Ford Windstar power window problems


My wife’s Windstar has just about put me off of Big Three cars forever. I’ll save the previous problems for another time.

The current problem is the power windows; first the driver’s side window stopped working. We could hear a click under the dash, but nothing happened with the window. I began a disassembly to troubleshoot and while removing the two screws that retained the window motor, I noticed that it was under stress… being pushed out. As soon as I got the last screw completely unthreaded, the motor popped out under force. Subsequent testing showed that the motor was working well while not connected to the crank mechanism.

Before I removed the motor, I connected a voltmeter to the motor power leads without the motor connected. When operating the window up/down switch I could hear a relay under the dash click once for every up or down operation of the switch and the voltage measured switched between +12 and -12 volts according to the switch position.

Doing the same measurements with the power leads connected to the motor: when I operated the up/down switch I heard the initial relay click and, after about 2 seconds, another click. The voltmeter registered the expected voltage to the motor only in the time between the first and second clicks. I concluded that an over current circuit was detected a (1) shorted motor or (2) a jammed crank mechanism and was shutting off the power to the motor to prevent an over-current situation.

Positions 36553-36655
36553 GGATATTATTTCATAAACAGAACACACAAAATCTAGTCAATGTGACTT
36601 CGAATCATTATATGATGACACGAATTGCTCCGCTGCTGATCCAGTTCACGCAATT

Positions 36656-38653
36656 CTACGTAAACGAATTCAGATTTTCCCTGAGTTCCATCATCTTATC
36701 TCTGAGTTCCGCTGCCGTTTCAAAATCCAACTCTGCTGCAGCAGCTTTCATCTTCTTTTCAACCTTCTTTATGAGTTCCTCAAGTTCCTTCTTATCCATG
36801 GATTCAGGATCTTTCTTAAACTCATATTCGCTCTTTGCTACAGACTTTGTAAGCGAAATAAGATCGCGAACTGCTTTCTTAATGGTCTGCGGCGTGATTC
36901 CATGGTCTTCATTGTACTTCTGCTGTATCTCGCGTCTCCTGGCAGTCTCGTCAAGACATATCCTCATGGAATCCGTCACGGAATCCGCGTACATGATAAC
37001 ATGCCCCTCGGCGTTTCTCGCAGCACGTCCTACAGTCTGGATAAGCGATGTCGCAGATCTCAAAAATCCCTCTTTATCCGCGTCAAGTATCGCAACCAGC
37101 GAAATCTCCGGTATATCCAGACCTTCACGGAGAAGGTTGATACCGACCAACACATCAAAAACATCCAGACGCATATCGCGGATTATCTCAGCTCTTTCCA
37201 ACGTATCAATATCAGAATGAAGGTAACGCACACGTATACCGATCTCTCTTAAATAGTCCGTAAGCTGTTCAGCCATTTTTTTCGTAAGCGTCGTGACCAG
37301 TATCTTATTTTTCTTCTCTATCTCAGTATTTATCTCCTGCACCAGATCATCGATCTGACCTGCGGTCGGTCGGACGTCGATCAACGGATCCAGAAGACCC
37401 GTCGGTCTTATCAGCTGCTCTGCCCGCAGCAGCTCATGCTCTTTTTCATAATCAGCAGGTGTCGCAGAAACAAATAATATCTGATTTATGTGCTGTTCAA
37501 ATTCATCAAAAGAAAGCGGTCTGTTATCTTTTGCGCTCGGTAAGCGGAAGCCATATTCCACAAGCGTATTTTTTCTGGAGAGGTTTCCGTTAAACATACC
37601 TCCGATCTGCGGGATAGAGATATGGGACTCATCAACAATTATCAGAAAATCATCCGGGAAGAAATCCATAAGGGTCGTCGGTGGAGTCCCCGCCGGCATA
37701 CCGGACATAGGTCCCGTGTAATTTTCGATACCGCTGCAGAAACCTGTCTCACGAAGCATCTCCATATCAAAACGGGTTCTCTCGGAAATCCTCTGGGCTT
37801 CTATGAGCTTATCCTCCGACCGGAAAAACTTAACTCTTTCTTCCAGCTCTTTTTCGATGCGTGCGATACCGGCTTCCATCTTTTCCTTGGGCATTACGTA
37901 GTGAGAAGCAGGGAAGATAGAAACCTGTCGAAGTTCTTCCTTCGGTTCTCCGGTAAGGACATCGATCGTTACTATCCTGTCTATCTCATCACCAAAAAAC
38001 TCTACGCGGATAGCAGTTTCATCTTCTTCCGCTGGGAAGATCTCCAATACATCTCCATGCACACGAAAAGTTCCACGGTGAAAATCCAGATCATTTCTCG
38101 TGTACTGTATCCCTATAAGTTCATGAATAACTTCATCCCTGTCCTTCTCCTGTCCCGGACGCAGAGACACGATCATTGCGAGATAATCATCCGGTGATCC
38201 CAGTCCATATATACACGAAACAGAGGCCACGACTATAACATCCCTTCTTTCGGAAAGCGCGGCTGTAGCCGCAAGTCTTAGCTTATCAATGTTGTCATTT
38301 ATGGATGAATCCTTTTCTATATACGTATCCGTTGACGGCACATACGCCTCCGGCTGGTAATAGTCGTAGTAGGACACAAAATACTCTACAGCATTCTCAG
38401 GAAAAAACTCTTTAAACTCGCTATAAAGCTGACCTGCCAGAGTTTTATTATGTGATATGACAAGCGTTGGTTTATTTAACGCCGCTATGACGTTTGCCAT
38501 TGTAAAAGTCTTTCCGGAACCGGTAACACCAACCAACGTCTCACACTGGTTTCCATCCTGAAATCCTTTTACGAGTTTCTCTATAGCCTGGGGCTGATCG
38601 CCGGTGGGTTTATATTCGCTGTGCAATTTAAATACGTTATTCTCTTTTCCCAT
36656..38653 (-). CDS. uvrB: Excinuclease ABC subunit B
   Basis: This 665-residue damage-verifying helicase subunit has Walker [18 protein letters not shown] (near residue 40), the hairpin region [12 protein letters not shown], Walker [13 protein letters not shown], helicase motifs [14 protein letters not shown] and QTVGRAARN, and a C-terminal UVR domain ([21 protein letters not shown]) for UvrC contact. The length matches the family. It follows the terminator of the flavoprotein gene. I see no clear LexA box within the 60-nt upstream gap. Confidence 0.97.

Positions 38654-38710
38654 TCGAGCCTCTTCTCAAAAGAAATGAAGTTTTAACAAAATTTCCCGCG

Since the motor appeared to work properly without being connecting to the load, I conclude that the power window crank mechanism is jammed… perhaps because of more of those severely cheap gears that Ford like to use.

Last note: the scissor mechanism that allows the window glass to raise and lower smoothly appears to work quite well. I suspect that the gearbox that interfaces the wormgear on the motor to the window crank mech is jammed.

Any similar experiences? Advice?


It could still be a bad motor. When put under a load the characteristics can change just like a starter motor, which may work fine on the bench and do nothing while attempting to crank an engine over.

Most manuals usually specify that a hole must be drilled in the scissors and a “safety bolt and nut” installed before disassembling these things. It is then removed after reassembly.
In the right situation those springs can cause the removal of a finger or two.


You seem to be more knowledgeable than most folks. Have you considered a new motor? You have the bulk of the job done already. It could be that there is a stripped part or some defect inside what you now have, that prevents the motor from operating properly. It is not that expensive. You had indicated that nothing else is noticeably broken. I have changed two motors on the same model car/vehicle. My advise, change it.

I hope it works for you. Good luck.